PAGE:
- Surname : Minnahan [Minahan]
- First Name : Mary
- Age on arrival : 17
- Native Place : Skibbereen, Cork
- Parents : Not recorded
- Religion : Roman Catholic
- Ship name : Eliza Caroline (Melbourne 1850
- Workhouse : Cork, Skibbereen
- Other : shipping: house servant, cannot read or write. Empl. John Hopkins, farmer, Mercer Vale [now Beveridge] 24 miles from Melbourne, ₤8, 6 months; convicted many times (by 1899, 32 previous convictions) for a variety of misdemeanors (assault, vagrancy, being idle and disorderly, soliciting) and under a variety of aliases (Brown, Sorento, Freck, Coutts)’ & sent to Melbourne Gaol. She had 8 children, the first by Henry Wallace, the next 4 by Charles Joseph Pruen, the last to Charles J Brown (the same man?). By 1867 only 1 child, David William Minahan, had survived. Her death not located. kathleennewman[at]optusnet.com.au
Kathleen tells us, her gaol record in 1878 described her as “5 feet 3 inches tall with a fresh complexion, red hair and hazel eyes.” By the time of her court appearance in 1894, (Richmond Guardian 24 November), she was “a wretched looking old woman…charged with having no lawful means of support”.
Maybe these were exceptional cases. To check I looked through some of my family reconstitutions which are biased toward stable family histories. Here’s two I have.
Jane Leary was also from Skibbereen. She married twice, had a family of nine children but lived to the ripe old age of eighty. [Thanks to R.M. Reilley for alerting me to Jane. I’ve gone back to my original forms; that’s were i recorded names of those who sent me information. In some cases I still had access to vital statistics that allowed me to add precise dates. That precision was necessary for a demographic analysis.]
Ellen Fitzgerald, likewise from Skibbereen, also married an ‘exile’ per Maitland. Thanks to Jenny Dedman for this one. Ellen and William had all of their eleven children on the Victorian goldfields. It looked to be a stable family. But wait, how did she die? Of malnutrition! How on earth did that happen? What exactly does that mean? Did she not have enough food? Was she suffering from some kind of illness?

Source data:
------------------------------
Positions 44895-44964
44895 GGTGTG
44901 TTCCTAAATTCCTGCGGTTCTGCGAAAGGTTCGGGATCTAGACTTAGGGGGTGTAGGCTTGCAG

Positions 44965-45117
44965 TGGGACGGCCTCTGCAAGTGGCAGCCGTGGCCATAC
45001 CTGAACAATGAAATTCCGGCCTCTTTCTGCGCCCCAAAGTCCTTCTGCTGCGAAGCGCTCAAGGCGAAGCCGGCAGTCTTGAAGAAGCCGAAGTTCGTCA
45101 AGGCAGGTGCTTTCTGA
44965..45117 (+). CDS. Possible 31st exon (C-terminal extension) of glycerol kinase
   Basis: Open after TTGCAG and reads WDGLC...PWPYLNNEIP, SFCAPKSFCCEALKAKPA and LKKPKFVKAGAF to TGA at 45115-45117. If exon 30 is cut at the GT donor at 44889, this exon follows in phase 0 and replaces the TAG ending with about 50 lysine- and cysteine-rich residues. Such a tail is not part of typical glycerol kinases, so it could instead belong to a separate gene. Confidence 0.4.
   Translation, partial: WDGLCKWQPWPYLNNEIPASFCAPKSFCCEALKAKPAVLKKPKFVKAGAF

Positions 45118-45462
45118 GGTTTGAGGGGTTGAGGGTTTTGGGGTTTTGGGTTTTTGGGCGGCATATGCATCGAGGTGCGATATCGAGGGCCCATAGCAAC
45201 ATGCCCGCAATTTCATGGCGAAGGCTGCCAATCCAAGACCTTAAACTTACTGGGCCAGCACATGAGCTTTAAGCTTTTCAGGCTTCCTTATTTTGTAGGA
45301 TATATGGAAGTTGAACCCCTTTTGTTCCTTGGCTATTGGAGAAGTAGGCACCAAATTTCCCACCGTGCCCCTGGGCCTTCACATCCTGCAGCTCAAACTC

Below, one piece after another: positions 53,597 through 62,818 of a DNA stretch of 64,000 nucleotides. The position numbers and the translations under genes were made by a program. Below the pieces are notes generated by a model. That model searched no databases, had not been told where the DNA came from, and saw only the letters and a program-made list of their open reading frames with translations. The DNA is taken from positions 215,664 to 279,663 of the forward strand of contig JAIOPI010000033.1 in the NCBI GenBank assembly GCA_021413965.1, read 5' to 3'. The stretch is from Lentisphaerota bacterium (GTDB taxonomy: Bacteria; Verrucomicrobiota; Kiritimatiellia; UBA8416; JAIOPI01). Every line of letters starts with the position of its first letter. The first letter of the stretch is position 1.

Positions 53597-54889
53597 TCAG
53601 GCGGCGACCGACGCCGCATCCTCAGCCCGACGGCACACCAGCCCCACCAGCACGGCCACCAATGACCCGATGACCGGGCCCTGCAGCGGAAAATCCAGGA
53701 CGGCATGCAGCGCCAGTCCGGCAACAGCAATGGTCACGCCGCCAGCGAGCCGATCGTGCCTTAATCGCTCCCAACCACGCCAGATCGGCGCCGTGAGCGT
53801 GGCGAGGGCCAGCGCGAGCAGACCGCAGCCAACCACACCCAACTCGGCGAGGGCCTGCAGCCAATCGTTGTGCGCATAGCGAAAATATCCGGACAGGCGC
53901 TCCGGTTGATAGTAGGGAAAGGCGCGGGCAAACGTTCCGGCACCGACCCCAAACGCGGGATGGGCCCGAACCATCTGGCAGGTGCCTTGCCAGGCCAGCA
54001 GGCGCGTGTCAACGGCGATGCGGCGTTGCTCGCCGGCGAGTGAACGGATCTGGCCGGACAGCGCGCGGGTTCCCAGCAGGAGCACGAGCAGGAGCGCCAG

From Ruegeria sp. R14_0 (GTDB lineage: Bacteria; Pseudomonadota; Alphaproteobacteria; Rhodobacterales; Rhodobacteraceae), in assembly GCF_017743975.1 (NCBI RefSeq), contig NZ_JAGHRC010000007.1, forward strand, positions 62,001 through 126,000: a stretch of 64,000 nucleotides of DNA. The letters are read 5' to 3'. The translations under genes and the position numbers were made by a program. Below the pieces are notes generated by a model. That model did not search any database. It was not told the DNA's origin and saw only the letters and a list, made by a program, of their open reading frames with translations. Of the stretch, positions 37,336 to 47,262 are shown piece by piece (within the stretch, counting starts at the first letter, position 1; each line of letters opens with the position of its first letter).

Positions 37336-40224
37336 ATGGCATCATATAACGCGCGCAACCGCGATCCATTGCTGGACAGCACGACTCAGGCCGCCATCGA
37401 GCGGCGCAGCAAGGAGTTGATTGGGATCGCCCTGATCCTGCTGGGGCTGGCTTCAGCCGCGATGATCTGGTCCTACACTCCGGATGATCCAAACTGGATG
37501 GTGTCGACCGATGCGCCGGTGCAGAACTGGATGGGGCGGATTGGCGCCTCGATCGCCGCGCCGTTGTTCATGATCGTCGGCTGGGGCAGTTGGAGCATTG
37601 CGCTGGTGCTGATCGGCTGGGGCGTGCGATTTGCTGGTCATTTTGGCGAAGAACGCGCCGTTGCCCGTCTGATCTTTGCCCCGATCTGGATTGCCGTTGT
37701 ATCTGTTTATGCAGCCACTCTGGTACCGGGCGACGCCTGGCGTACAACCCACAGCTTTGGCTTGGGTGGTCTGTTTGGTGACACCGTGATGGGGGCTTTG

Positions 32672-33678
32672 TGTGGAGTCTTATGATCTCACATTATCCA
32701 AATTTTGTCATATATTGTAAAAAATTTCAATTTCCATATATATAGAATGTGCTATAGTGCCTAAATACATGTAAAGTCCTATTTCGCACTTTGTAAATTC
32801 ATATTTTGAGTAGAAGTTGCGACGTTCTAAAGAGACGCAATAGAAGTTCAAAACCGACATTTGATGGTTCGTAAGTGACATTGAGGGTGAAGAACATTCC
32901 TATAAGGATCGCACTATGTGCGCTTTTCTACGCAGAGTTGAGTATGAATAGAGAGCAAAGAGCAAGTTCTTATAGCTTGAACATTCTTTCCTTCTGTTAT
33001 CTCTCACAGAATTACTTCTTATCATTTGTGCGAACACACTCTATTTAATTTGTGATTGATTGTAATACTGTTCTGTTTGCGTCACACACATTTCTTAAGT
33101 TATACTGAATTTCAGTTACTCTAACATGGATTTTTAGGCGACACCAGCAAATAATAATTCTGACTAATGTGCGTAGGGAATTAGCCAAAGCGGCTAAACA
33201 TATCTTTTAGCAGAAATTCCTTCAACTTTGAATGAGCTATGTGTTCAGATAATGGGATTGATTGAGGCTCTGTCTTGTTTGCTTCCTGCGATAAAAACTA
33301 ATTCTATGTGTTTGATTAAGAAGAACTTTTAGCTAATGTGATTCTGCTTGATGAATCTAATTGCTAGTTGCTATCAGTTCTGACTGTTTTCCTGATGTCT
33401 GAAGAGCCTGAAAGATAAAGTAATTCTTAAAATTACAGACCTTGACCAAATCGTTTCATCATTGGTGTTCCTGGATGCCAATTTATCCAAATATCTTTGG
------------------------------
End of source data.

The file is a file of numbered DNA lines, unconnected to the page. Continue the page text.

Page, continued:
This prompted me to look carefully at the other Skibbereen orphans on board the Eliza Caroline. And found Catherine Coughlan, who had numerous convictions for drunkenness and vagrancy, and died in 1869. c. 36 years old: Mary Donovan married well; her husband was later a Member of the Legislative Assembly of Victoria, and she too became a social activist. But she died in 1866, also c. 36 years old. Julia or Judy Driscoll died in Ballarat Hospital, aged about 39. And Mary Hicks‘ husband deserted her and their eleven children in 1866. This was not a particularly happy outcome for these West Cork orphans. Maybe there is some substance to the claim West Cork orphans were especially vulnerable, after all.
Let me continue with this in the next post. https://wp.me/p4SlVj-1G0 I’d advise against making up your mind about this argument just yet.
May I finish by reminding you of the Irish Famine Orphan commemoration in Williamstown on the 19th November? Thankyou Chrissy Fletcher for this.
“SAVE THE DATE
Irish Famine Orphan Girls Commemoration – Melbourne
Sunday 19 November 2017 – 3pm start
Standing Stone Famine Rock, Burgoyne Reserve, The Strand, Cnr Stevedore Street, Williamstown”.
“…She fainted in her anguish, seeing the desolation round
She never rose, but passed away from life to mortal dream
And found a quiet grave, my boy, in dear old Skibbereen”.